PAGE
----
by Daniel Cubias
In the days before every good show was on cable, the February Sweeps were a big deal. This month is traditionally one of the times when television ratings are set, and it still makes the broadcast networks feel like they’re relevant.
However, the declining audience for the so-called Big Four (ABC, NBC, CBS, and Fox) won’t be improving anytime soon. This is because they continue to ignore the fastest-growing demographic in America, which as I’m sure you know, is Latinos.
Recently, the National Latino Media Council handed out its annual grades on how well the networks represent the Hispanic community. According to the NLMC, this past year “reflects a decline in Latino diversity,” marked by the fact that three of the four networks “received either D’s or F’s in at least one of eight categories of evaluation.”
This is grim news indeed. After all, it wasn’t so long ago that we celebrated the ethnic diversity of a show such as Lost, which featured complex white, black, Asian, and yes, Latino characters.
For example, there was Hurley. Sure, the guy was obese, socially awkward, and possibly insane (plus everybody around him kept getting killed because of some crazy curse). But damn it, he was a lovable Hispanic guy and even, on occasion, a heroic dude.
Now, according to the NLMC, there’s no room for Hurley on television. The organization says the networks need to reaffirm “their commitments to including Latinos in creative positions and procurement opportunities” because Hispanics are just not well-represented on the small screen.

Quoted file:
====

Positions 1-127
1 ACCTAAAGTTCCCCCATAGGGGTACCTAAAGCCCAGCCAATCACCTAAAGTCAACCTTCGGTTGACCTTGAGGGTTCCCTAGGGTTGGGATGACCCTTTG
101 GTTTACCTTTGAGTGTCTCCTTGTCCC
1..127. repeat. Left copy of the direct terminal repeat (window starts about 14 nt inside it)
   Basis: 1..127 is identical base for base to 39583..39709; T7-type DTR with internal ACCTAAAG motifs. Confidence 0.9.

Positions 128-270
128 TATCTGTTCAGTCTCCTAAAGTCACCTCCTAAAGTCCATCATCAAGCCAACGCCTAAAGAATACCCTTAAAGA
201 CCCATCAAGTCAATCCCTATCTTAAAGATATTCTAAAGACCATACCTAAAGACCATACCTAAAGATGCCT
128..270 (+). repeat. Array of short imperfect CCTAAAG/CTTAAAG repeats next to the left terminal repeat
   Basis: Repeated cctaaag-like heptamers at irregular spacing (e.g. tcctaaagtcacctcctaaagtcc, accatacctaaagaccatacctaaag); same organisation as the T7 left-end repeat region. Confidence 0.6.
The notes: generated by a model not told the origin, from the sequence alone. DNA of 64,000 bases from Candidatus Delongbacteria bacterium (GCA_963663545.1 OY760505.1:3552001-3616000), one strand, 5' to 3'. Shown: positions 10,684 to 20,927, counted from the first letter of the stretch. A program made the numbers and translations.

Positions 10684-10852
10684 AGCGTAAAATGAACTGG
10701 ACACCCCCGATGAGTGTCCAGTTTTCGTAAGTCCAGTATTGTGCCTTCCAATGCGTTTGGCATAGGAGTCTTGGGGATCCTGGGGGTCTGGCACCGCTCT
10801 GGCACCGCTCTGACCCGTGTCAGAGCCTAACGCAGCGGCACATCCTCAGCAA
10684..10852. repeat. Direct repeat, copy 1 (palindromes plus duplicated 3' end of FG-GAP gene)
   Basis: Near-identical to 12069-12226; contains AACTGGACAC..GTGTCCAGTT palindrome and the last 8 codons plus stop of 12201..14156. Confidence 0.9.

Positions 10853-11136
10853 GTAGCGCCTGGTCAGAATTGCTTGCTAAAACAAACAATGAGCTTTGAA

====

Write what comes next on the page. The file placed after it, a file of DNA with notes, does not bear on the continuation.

Still, there are several questions about the NLMC’s process. As the Denver Post makes clear, is it wise “to count Hispanic surnames in a cast and crew” and give a show a grade, rather than identifying “three-dimensional depictions of minority characters on the screen”? More to the point, “does a lousy show starring a Latino actor do anything to promote the image of Latinos on television?”
I would add several other questions about the report. Are the grades accurate and valid, in that it is just one organization’s opinion about the presence of Latinos in the television industry? Does releasing such grades help increase Hispanic representation, or does it fuel a backlash by those who insist that Latinos are just “whining” about their marginalization? And perhaps most important, who are these people who sit around judging television shows, and can I get a cushy job like that?
I don’t have the answers to these questions, especially the one about snagging a sweet job watching television all day. But I’ll continue to tune in to quality shows, and I’ll hope that the networks catch on to the fact that Latinos can be just as compelling as square-jawed white guys. In fact, maybe I’ll pitch them my own idea for a show: It’s about a Latino blogger who… well, never mind, it still needs work.
To learn more about Daniel Cubias, visit Hispanic Fanatic.
Disclaimer: The views and opinions expressed in this article are solely those
of the author and should not be understood to be shared by Being Latino, Inc.